In the face of a pandemic, an unprepared world scrambles to escape the mysterious disease causing sensory damage, nerve loss, and, in most cases, death. Neffy, a disgraced and desperately indebted twenty-seven-year-old marine biologist, registers for an experimental vaccine trial in London–perhaps humanity's last hope for a cure. Though isolated from the chaos outside, she and the other volunteers–Rachel, Leon, Yahiko, and Piper–cannot hide from the mistakes that led them there.
As London descends into chaos outside the hospital windows, Neffy befriends Leon, who before the pandemic had been working on a controversial technology that allows users to revisit their memories. She withdraws into projections of her past–a childhood bisected by divorce, a recent love affair, her obsessive research with octopuses, and the one mistake that ended her career. The lines between past, present, and future begin to blur, and Neffy is left with defining questions: Who can she trust? Why can't she forgive herself? How should she live, if she survives?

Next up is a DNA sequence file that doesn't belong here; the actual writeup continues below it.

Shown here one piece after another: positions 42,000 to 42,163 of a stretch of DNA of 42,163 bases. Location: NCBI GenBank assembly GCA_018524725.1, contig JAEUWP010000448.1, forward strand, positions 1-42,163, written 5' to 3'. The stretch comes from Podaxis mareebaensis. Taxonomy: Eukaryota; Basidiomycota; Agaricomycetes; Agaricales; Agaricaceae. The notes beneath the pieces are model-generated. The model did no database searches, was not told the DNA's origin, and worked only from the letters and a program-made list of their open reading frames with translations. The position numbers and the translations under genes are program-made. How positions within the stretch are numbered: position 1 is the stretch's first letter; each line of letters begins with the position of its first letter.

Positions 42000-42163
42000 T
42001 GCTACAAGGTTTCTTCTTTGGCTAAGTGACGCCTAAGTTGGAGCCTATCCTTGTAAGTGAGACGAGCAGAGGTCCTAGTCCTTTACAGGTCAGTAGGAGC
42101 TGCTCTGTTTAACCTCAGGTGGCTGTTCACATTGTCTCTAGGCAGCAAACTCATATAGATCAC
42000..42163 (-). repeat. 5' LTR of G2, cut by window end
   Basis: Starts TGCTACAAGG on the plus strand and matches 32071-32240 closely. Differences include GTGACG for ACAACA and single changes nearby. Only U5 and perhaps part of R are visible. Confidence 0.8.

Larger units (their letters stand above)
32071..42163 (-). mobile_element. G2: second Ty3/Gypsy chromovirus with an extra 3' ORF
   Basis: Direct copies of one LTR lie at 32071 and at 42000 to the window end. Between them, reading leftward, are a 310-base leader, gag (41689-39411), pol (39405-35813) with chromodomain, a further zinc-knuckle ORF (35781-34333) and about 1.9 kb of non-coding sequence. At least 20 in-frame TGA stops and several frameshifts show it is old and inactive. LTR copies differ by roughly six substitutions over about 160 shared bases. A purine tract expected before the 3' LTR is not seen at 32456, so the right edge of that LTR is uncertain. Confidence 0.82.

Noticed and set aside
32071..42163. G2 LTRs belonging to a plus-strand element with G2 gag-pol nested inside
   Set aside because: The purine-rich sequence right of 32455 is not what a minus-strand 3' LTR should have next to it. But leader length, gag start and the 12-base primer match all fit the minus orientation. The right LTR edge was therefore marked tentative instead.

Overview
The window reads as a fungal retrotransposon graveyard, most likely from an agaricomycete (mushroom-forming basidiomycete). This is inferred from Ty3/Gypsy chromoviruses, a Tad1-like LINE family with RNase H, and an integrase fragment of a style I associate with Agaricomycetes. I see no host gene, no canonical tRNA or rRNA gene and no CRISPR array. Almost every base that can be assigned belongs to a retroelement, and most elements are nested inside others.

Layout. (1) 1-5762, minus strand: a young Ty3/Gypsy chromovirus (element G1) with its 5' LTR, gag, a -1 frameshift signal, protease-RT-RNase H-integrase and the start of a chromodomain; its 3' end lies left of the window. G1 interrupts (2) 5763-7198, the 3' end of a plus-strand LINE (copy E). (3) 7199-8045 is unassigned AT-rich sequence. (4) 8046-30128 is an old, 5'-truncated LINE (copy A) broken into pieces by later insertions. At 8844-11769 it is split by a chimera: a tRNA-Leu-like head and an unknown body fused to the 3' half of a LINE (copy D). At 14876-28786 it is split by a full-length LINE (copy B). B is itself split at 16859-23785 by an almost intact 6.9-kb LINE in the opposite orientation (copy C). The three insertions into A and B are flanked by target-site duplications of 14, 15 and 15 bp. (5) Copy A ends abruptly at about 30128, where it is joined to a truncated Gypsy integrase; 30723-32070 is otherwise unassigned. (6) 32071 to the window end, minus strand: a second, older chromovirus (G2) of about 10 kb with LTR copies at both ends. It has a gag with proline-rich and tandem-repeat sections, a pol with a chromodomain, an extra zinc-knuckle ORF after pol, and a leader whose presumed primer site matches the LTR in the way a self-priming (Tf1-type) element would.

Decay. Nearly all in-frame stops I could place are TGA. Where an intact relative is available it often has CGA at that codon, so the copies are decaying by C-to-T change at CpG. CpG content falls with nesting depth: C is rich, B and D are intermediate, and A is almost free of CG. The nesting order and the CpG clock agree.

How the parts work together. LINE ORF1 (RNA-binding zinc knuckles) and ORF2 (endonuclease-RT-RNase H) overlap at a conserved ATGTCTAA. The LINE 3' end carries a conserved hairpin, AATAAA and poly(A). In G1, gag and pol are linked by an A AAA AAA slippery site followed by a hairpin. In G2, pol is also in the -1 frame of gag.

Claire Fuller's The Memory of Animals is an ambitious, deeply imagined work of survival and suspense, grief and hope, consequences and connectedness that asks what truly defines us–and to what lengths we will go to rescue ourselves and those we love.